Breadboard ends are attractive, and functional. They cover the end grain of a panel and, because they’re applied long grain to cross grain, they help the panel remain flat. However, the long grain to cross grain connection can create a problem, if the ends aren’t properly applied.
Even after a tree has been cut down, converted to lumber, and the material dried, wood continues to be a living thing. As temperature and humidity change throughout the year, solid wood panels will expand and contract. The wider the panel, the more movement it’s likely to experience. There’s no stopping this. The panel must be allowed to go through its seasonal changes, or it can crack.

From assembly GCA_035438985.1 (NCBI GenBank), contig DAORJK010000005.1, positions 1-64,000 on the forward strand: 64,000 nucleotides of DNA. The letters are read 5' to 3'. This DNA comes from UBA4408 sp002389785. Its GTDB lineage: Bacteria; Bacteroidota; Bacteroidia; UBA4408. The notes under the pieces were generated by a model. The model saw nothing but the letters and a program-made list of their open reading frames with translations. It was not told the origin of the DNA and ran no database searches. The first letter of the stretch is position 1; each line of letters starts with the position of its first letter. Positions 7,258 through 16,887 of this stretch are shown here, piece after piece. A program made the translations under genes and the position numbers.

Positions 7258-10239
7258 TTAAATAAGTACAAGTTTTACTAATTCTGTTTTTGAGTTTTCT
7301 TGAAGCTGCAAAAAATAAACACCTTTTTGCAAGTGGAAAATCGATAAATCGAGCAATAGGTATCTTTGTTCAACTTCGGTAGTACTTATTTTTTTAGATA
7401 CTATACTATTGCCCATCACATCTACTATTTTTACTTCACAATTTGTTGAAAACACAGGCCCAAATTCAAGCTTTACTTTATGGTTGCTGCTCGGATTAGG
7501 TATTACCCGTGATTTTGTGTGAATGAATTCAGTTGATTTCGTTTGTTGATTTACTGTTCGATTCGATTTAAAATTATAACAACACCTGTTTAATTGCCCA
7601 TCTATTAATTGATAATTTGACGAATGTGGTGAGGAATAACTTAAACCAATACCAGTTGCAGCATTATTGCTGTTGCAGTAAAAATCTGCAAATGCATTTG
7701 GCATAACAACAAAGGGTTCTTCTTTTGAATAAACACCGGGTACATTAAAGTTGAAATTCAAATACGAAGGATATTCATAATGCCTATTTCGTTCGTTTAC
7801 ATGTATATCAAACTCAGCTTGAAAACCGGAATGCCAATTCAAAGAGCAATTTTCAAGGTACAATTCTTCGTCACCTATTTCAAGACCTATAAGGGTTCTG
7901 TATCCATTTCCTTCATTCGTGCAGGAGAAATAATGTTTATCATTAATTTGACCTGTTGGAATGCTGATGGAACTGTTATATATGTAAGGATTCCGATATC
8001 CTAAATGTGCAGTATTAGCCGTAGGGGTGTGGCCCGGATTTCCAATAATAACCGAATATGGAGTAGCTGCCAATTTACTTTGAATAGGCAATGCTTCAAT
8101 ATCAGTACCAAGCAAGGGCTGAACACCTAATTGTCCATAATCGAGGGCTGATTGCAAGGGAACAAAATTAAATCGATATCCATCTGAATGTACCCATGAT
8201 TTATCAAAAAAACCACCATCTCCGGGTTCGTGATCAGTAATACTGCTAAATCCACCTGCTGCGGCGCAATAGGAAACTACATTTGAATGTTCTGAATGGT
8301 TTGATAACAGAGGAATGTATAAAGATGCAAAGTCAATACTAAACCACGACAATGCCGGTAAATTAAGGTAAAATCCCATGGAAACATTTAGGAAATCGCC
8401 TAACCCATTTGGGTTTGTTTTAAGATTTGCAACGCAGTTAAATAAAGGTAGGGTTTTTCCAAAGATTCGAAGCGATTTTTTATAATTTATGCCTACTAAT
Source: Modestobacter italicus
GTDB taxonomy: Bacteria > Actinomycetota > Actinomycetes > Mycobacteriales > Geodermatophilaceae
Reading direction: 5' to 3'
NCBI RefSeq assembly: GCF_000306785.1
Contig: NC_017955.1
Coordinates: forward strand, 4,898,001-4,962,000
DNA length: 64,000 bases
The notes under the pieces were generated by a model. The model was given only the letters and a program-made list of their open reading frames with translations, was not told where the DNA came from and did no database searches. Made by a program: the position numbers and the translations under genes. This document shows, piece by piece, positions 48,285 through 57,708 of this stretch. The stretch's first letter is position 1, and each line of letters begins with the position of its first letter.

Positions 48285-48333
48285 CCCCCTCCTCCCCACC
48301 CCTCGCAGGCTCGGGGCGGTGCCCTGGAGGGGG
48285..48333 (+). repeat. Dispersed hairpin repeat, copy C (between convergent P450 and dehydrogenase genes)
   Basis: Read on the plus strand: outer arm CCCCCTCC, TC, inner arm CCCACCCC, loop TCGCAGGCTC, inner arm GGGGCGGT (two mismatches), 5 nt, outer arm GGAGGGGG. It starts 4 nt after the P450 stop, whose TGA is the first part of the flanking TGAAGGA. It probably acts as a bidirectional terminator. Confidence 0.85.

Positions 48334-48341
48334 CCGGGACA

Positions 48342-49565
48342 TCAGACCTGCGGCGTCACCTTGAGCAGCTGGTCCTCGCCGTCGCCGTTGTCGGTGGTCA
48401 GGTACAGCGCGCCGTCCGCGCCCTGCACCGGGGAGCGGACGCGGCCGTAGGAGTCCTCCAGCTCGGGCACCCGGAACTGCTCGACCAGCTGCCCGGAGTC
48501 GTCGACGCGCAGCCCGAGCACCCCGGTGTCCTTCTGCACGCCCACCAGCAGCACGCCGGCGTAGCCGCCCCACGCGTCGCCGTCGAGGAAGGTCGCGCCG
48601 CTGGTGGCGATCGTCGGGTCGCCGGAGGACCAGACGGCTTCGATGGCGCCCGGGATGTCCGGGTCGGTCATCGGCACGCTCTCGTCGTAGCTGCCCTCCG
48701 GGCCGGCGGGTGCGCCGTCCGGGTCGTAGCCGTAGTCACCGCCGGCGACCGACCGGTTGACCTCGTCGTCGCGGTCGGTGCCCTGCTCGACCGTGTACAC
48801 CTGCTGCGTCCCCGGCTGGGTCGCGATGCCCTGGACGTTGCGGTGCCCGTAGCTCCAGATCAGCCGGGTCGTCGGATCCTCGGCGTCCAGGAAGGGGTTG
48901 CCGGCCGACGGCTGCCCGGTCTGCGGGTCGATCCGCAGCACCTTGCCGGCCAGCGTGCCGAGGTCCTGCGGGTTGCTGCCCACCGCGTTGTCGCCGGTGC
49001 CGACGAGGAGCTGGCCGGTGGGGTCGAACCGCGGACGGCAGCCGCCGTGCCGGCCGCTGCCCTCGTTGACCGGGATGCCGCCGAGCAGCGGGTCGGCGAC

Breadboard end techniques
Breadboard ends are typically joined to the panel by a tongue and groove joint. When it comes to cracking the joint isn’t the problem. Cracking happens if the ends aren’t properly glued to the panel. It’s all about judicious use of the glue, and knowing how to glue wood together.
Where they’re used
The traditional use of breadboard ends is on cutting boards. But many woodworking projects can take advantage of what the ends offer, including table tops and box lids.